Tech I wish I hadn’t bought in 2021

2021 was a spectacular year for boundary-pushing new technology, though it must be said that actually getting your hands on that boundary-pushing new technology required more than a bit of luck and patience. However, even putting supply chain issues aside, not all was roses and rainbows, for not all new tech left me with the warm and fuzzy dopamine buzz I have come to associate with tech purchases. Here follows the tech I wish I hadn’t bought in 2021. Let it stand as a warning that may help others avoid my own wallet-draining mistakes.

S-view case for Samsung S21 Ultra 5G

Samsung S-View Case.
Andy Zahn / Digital Trends

When I upgraded to the S21 Ultra 5G from the Galaxy Note 9 this spring, I didn’t want to give up the S-pen experience of the Note 9. Fortunately, Samsung has a case that features a built-in S-Pen as well as a cool S-view window in that case. However, this case turned out to be bitterly disappointing. Unless you live in a clean room environment 100% free of dust and grit, then the S-view case is not for you.

If any kind of gunk gets in between the phone and the case, chances are it will scratch the phone screen, which is what happened to me after just a few days of use. Furthermore, unless you use gloves or wipe the phone screen each time before closing the case, that cool S-view window will leave a huge mark from the oil on your skin that is difficult to wipe off. This is as much a condemnation of the S21 Ultra screen as the case, as my Note 9 and the S8 never suffered from more than one or two minor scratches.

I still love the S21 Ultra for its amazing camera system, and I’m still glad I bought it in 2021, I just wish I hadn’t bought Samsung’s top-end premium case to go with it.

Samsung Galaxy S21 Ultra 5G

Samsung Galaxy S21 Ultra 5G.
Andy Zahn / Digital Trends

Yes, I just now praised the Samsung Galaxy S21 Ultra 5G, and yes it is on my list of the tech I’m glad I bought in 2021, but I’ve already partially explained just now in my critique of the S-view case, I have a love/hate relationship with this phone. Beyond the durability issues, it’s just kind of disappointing to use. It cost a lot of money, but it doesn’t feel like a phone that costs a lot of money as my Note 9 did, or even the S21 Ultra’s biggest rival, the Apple iPhone 13 Pro Max, does.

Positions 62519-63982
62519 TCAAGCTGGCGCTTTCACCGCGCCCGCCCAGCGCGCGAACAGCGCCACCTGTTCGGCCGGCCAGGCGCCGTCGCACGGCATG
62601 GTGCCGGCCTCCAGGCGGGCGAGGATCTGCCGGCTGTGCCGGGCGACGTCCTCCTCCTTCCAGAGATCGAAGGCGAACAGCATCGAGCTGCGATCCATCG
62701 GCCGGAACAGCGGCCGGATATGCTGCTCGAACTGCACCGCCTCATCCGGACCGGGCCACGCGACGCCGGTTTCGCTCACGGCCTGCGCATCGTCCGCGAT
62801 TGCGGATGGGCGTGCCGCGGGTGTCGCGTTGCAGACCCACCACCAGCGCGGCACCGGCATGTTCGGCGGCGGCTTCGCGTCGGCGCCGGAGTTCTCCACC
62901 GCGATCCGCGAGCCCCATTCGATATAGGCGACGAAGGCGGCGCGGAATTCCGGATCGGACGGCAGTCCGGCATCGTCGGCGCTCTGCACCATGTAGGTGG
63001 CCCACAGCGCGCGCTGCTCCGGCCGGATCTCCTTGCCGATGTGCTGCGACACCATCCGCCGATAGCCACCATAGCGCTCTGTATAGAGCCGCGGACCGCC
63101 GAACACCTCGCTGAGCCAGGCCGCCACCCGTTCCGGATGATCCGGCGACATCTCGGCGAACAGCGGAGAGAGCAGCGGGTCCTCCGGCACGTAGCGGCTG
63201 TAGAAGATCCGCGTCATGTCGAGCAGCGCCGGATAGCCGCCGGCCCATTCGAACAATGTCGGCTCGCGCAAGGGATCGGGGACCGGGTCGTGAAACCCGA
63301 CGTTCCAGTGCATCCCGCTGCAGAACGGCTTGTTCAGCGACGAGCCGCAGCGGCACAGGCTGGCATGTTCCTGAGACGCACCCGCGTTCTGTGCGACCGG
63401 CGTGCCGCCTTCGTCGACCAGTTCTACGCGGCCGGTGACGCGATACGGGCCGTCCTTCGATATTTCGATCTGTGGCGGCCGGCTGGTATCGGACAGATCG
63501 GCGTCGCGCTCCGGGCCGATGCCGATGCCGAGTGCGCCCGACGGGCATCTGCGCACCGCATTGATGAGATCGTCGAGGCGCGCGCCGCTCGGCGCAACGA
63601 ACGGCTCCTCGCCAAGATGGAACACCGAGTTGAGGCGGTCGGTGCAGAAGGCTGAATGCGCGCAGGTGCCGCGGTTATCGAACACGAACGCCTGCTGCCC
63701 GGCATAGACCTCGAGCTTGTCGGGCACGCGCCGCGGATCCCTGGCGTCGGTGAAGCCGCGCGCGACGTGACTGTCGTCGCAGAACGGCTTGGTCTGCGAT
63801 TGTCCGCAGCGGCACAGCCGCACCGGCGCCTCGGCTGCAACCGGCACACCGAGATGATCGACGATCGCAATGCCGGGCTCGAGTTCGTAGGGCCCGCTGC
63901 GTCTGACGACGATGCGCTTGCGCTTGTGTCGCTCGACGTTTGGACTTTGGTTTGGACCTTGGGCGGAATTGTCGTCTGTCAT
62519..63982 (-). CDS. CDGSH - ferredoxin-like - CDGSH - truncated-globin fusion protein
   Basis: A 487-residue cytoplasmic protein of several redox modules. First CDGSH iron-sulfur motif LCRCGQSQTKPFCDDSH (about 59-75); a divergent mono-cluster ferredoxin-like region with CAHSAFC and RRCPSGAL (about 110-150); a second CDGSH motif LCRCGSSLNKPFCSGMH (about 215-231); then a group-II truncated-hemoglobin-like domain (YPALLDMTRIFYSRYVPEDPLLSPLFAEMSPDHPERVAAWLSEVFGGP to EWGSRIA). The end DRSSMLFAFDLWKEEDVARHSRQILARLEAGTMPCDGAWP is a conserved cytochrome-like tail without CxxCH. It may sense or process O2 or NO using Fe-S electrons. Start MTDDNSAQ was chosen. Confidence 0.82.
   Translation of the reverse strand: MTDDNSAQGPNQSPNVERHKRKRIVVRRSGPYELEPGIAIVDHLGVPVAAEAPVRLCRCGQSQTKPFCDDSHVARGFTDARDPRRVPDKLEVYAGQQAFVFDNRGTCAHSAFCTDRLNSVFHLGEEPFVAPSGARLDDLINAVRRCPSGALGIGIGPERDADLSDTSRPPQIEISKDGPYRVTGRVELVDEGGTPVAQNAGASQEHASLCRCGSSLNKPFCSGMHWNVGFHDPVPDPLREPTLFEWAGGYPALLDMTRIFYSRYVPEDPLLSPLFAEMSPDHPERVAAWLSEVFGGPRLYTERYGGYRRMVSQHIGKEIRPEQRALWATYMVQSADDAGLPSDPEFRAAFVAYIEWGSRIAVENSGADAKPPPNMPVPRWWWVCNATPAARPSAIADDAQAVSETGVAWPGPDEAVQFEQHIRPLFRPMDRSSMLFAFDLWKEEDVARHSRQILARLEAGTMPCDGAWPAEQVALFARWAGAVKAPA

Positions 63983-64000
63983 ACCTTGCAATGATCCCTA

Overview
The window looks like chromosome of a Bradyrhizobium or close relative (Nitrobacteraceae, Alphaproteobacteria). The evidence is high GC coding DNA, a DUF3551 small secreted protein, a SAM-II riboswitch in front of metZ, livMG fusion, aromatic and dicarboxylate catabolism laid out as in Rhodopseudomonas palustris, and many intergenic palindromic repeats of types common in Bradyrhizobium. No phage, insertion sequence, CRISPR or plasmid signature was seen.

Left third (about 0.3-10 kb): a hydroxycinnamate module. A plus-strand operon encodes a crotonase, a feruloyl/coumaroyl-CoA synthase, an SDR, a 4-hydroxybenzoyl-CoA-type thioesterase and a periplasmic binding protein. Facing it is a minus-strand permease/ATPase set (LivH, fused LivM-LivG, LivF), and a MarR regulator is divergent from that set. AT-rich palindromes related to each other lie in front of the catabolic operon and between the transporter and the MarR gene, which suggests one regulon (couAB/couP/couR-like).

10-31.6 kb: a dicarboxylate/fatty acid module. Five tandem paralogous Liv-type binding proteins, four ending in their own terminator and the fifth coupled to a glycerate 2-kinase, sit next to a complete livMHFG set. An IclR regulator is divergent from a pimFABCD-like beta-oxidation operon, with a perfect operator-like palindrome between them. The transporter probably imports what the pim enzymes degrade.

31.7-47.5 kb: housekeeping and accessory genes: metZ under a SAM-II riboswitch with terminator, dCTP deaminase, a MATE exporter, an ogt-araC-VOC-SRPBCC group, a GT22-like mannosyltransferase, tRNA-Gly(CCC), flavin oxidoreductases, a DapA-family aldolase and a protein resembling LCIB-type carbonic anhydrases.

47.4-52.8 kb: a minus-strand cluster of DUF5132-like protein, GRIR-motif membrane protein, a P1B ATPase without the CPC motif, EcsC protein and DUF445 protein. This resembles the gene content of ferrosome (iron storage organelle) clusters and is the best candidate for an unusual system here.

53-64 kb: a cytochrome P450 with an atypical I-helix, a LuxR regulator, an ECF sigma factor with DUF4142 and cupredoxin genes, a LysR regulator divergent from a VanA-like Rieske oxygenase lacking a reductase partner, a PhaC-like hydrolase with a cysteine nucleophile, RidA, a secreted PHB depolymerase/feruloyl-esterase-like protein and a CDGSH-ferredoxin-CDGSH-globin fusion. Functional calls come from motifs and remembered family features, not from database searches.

In addition to its screen durability issue, it also has a particularly low-quality USB-C port that has completely worn out after less than a year of use. The only reason I love it and why it also made the list of tech I’m glad I bought is its fantastic camera system and admittedly awesome processing power. It’s a zippy phone to be sure, and the screen is bright and beautiful so long as you manage to keep it free of scratches. However, at the same time, I can’t help but regret the purchase due to unfortunate issues that have somewhat soured me on this device.

Alienware Aurora R10

Alienware Aurora R10.
Andy Zahn / Digital Trends

There’s nothing really wrong with the Alienware R10, but I’m having serious buyer’s remorse given the recent update to Alienware’s Aurora desktops. I bought my R10 in June, partly because I feared prices were going to skyrocket, or that parts shortages would grow even worse. However, none of that panned out, and to be honest, I’m a little disappointed with some aspects of this PC. For one, it runs pretty hot and loud, so when I’m playing a demanding VR game, it sounds like a jumbo jet preparing for takeoff, even with the water-cooled CPU.

The newer Aurora desktops dramatically reduce this problem I’ve had with my R10, with more space in the case. They also have clear side panels that reveal a much better looking interior rather than the ugly, spartan mess that was the older model. I can certainly live with my R10; it’s powerful and does everything I need it to, but it hurts to have your paranoia disproven and to realize you jumped the gun just a few months too soon with a major purchase.

Haida rear ND filter kit for the Nikon 14-24mm f/2.8 S lens

Haida rear filter kit for 14-24mm S.